The Office of Residence Life is asking that you be one of the volunteers who will both welcome and assist our students with their physical move to UWGB. This small gift of your time and energy could have a huge impact on our students’ engagement and retention. If interested, by May 22 please sign up via the Qualtrics form at http://uwgreenbay.qualtrics.com/jfe/form/SV_b2GkKNEsglmhFad.
Questions? Contact the Office of Residence Life, 920-465-2040 or by email, firstname.lastname@example.org.
With temperatures in the upper 70s and not a rain cloud in sight, Phoenix Park was the setting for ResFest 2015 last Friday, May 1. Hundreds of students took advantage of the mild spring temperatures to enjoy food, refreshments and friendly competition including a “3’s” volleyball tournament, yard games, dunk tank, glow games and a glow dance later in the evening. It was an ideal time for students to kick back before kicking it in, as they prepare for finals in the days ahead, especially for graduating seniors who are wrapping up their final days at UWGB in anticipation of May 16 commencement at the Kress Center.
The campus chapter of NRHH – the National Residence Hall Honorary – has informed student Allie Saxton that she has been chosen executive board member of the month. Her nominators praised her “extraordinary leadership skills in her role as president of the (Residence Life) Phase 2 Community Council,” and in organizing major events, reaching out to involve all members in meetings and activities, and recruiting new members and leaders to the organization.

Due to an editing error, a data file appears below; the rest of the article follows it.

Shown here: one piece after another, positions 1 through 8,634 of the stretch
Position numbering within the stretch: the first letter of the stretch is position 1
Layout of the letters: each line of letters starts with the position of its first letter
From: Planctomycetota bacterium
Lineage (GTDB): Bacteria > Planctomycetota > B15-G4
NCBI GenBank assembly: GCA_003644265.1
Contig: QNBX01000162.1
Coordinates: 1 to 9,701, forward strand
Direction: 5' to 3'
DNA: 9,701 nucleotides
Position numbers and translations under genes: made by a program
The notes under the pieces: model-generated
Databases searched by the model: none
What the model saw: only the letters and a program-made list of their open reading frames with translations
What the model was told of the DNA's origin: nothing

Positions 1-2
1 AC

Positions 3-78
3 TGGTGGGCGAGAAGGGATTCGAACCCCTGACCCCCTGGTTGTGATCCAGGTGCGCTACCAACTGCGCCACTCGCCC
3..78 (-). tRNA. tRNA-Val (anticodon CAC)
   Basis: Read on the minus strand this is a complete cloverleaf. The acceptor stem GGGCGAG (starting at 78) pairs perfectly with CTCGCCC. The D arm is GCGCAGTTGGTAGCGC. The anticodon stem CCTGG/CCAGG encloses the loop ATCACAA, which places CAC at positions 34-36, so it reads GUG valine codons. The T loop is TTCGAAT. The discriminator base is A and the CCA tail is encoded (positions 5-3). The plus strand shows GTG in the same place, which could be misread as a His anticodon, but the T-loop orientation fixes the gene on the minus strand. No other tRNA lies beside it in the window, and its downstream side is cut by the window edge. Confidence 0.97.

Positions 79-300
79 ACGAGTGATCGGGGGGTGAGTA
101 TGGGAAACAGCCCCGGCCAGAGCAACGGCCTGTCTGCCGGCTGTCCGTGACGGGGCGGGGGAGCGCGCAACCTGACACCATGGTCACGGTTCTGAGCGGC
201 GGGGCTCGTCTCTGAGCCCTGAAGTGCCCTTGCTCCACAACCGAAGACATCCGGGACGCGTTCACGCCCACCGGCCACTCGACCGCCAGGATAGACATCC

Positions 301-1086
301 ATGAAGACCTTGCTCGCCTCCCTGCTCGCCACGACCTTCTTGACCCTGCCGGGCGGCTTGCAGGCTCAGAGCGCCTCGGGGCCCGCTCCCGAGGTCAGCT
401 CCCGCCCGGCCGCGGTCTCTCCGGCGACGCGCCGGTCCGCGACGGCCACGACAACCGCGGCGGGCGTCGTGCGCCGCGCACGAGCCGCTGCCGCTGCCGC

It hasn’t even been on campus for a year, but the University of Wisconsin-Green Bay plastic film recycling program has already processed the equivalent of nearly one million plastic bags.
“We’ve recycled somewhere between 1800 and 2200 pounds of plastic film,” said former student intern Matthew Malcore. “Not all of it has been just plastic bags, but assuming the weight of a plastic bag is 5.5 grams, this equals the weight of between 816,000 and 997,900 plastic bags. Approaching the weight of one million plastic bags in under a year, just at a community level. That is pretty amazing to me,” Malcore said.
The goal of the plastic film recycling program is to keep plastic films, such as grocery bags and pallet wrap, from the waste stream. When not collected separately, the films can pose problems. If thrown into the garbage can, the plastic film would end up in a landfill, but attempting to recycle it along with plastic or glass containers and paper, could clog the sorting machines at the recycling facility, which are typically designed to handle rigid materials.